Sunday, June 15, 2008

Returns on Prescriptions!!

Incentives to medical practitioners should be stopped

While speaking about a lot of other things with a parent of a student, he informed me that he is almost on the verge of shutting down his drug manufacturing business and getting into real estate development! I found this transition somewhat intriguing so asked him as to what made him decide this switch! He then went on to state how difficult this trade had become for most of the small and medium drug manufacturers. On one hand, on account of competition, there were/are no margins; and on top of that, increasing pressure to incentivise the doctors and chemists to prescribe and sell their drugs is making things almost impossible for them!

For a market worth almost Rs 1,300 crore, there are around 20,000 pharmaceutical companies who are competing. Cutthroat competition, coupled with the fact that there is no scope to directly brand and advertise the product to its final consumers, make the industry even more challenging! On account of this, drug manufacturers have been left with no other option than to promote their drugs by educating the medical practitioners and the chemists! Moreover, in the absence of any regulation wherein medical practitioners and the chemists need to continue education or apply for re-certification, they have been depending heavily on Medical Representatives, hired by drug companies, as their sole source of information. And most drug manufacturers, in the guise of provisioning information, have been leaving no stone unturned to incentivise the doctors and chemists to push sales. And this is what has been the biggest bane for the industry, particularly for the smaller players. This entire practice, which started with small stationary on the table top of the doctor for mere brand recall has grown to such proportions currently, that most of the small drug manufacturers are finding it impossible to sustain to remain in business. In fact, the days of table top stationary are bygones, and bygones are those days too when drug companies incentivised the doctors and chemists by more valuable gifts like jewellery, electronics and even automobiles. These days, this unholy nexus has created such a monster that, not only have drug manufacturers gone to the extent of funding every need of the doctors but also now offer them a share based on medicines prescribed and actual sale!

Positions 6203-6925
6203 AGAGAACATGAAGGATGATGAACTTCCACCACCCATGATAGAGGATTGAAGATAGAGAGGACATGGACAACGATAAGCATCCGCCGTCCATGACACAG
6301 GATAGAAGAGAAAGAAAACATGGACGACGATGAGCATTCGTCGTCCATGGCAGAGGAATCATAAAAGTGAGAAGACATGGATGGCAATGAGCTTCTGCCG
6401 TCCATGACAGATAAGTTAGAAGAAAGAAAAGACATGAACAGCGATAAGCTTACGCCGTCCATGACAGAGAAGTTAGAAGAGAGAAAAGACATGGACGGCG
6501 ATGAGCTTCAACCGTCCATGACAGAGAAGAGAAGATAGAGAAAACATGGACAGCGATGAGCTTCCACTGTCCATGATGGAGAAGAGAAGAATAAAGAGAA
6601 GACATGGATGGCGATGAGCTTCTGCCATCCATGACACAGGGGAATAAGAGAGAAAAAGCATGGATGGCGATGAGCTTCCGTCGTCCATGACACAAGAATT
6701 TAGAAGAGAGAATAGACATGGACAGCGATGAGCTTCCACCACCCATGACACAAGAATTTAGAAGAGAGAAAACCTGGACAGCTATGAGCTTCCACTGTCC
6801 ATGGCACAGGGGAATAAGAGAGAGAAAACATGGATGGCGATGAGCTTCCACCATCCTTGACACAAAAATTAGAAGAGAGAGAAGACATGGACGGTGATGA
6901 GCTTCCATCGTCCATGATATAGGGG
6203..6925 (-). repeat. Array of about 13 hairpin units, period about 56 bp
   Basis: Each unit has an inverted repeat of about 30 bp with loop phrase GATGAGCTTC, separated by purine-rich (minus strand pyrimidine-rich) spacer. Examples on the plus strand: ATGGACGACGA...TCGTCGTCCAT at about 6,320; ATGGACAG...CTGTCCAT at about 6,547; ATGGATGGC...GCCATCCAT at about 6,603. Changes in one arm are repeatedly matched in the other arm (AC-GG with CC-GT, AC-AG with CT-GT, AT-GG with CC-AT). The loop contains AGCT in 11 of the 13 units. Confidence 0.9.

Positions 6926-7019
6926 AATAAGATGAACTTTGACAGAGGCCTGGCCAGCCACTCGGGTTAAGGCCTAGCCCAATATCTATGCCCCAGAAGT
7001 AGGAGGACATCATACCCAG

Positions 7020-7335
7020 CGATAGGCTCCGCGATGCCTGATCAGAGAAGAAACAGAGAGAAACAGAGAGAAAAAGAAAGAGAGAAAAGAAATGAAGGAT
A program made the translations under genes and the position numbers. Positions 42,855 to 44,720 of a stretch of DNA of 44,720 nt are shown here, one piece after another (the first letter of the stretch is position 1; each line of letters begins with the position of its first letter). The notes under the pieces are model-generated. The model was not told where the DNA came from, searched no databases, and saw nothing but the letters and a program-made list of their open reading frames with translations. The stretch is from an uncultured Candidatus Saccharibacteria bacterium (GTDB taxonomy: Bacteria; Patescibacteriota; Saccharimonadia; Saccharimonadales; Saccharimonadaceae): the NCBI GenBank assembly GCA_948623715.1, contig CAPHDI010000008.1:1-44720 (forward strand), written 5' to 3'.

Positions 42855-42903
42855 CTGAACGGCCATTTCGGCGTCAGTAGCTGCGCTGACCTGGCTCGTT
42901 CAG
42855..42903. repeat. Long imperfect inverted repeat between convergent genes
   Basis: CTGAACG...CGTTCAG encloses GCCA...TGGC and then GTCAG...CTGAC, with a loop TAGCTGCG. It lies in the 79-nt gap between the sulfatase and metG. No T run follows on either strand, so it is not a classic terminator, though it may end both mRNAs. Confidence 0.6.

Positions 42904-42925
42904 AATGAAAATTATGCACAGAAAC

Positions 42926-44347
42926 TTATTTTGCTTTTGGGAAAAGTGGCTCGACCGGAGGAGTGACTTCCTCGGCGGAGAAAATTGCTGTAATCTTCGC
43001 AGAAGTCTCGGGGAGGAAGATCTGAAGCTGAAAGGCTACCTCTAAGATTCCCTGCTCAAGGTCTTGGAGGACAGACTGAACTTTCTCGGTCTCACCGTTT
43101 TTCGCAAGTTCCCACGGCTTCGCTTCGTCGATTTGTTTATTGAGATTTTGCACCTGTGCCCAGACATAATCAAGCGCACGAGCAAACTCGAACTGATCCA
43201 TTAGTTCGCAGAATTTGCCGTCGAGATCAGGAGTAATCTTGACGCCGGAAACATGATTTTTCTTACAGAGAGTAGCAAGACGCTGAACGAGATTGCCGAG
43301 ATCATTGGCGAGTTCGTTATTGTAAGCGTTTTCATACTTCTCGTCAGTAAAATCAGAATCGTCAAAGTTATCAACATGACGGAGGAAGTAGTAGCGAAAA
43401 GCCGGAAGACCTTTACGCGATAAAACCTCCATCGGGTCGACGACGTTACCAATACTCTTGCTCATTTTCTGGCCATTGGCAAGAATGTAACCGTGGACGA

It should not surprise anyone as the basic economics of the model is flawed in itself. There is also no doubt that the industry just cannot sustain like this, for if it continues, most of the drug manufacturers would close down and only a few would survive, giving it an oligopolistic structure, which has its own drawbacks. The only way out of this probably is making recertification and continued medical education mandatory for everyone in the business so that neither the doctors nor the chemists need depend on information sources like Medical Representatives; and also then, it would be only merit that would drive the pharma company sales. For one should not forget that here it is not any other product but medicine, wherein lives of innocent patients are at stake!


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